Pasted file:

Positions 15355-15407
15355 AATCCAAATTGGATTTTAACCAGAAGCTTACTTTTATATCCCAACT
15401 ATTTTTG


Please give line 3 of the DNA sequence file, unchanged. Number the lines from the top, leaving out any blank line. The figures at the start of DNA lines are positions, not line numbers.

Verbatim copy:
15401 ATTTTTG